Recreating the surroundings of upper middle class life in an antebellum row house, the 1850 House museum offers a fascinating look into times past. The museum is made up of rooms decorated in the most fashionable styles of the mid-19th century, when life in New Orleans was at its most prosperous.
Visitors often combine trips to the 1850 House with stops at other famous New Orleans landmarks with a multi-attraction pass or stop off at the house on a French Quarter walking tour. The museum is not intended to recreate one family’s home; instead, it features artifacts, furniture, and ornaments that reflect tastes in design 150 years ago. The collection includes a set of china owned by Louisiana politician John Slidell and porcelain pieces from Paris, among many other antiques and paintings. The oldest purpose-built apartment building in the US, the 1850 House was built by Baroness Micaela Pontalba, whose father helped finance the Cabildo building and St. Louis Cathedral.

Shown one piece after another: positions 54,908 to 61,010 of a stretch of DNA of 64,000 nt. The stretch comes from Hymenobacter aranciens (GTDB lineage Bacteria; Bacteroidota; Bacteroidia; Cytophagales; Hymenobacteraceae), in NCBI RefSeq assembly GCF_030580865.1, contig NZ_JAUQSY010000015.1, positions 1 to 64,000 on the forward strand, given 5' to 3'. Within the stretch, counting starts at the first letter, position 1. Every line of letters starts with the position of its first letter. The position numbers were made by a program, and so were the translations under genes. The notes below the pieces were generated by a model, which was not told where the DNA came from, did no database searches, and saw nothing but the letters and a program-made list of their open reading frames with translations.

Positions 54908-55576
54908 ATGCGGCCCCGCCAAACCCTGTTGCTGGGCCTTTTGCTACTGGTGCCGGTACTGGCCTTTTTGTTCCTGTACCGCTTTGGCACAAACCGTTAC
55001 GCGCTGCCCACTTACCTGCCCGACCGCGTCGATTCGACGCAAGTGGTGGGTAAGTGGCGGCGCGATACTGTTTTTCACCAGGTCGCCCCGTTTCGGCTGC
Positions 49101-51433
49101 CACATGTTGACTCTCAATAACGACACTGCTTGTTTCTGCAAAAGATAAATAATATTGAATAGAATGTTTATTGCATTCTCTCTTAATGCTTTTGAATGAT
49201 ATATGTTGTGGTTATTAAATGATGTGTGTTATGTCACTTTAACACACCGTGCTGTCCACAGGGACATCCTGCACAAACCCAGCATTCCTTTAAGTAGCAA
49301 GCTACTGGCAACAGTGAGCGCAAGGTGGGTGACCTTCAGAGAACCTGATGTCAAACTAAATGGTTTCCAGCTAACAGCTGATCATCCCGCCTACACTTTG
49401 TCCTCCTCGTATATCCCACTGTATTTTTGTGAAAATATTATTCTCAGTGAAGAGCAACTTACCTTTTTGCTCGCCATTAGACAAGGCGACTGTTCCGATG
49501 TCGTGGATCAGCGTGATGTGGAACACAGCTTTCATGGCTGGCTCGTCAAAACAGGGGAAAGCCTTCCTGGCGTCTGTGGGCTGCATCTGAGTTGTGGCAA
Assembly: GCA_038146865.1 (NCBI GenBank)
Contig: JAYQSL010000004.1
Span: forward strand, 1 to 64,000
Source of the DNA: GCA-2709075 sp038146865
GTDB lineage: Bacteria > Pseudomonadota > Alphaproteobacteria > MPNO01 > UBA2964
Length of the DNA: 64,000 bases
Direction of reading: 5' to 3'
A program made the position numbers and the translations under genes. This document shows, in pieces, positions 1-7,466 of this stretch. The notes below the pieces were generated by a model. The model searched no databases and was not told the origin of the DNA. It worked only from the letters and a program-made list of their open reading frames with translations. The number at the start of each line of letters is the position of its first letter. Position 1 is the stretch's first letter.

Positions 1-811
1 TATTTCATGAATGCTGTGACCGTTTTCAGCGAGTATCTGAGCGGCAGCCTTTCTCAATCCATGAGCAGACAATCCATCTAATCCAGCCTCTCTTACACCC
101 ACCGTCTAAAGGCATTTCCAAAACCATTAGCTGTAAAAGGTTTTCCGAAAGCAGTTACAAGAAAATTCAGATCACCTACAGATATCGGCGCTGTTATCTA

Things to Know Before You Go
- There’s an admission charge to enter the museum.
- Discounted tickets are available for students, seniors, and active military; children under 6 are free.
- The house is arranged over different floors accessed by stairs and may not be suitable for those with limited mobility.
How to Get There
The 1850 House is located at 523 St. Ann St., on the edge of Jackson Square in the Lower Pontalba building. It is centrally located—close to many other downtown landmarks, including St. Louis Cathedral and the French Market—and is walking distance to the Mississippi River. The 5 and 55 bus lines stop close by at Decatur and St. Peter.
When to Get There
The house is open from Tuesday to Sunday, 10am to 4:30pm. The busiest times are in the middle of the day, so get there early to avoid the crowds. The museum is closed for some holidays—check with front desk staff if planning to visit on a major holiday.
Local Art in Jackson Square
Almost every day of the year, local artists from New Orleans set up stalls in Jackson Square displaying their artwork. From colorful street scenes to detailed black-and-white drawings, there’s plenty to appreciate here—and you might just find a unique souvenir to take home.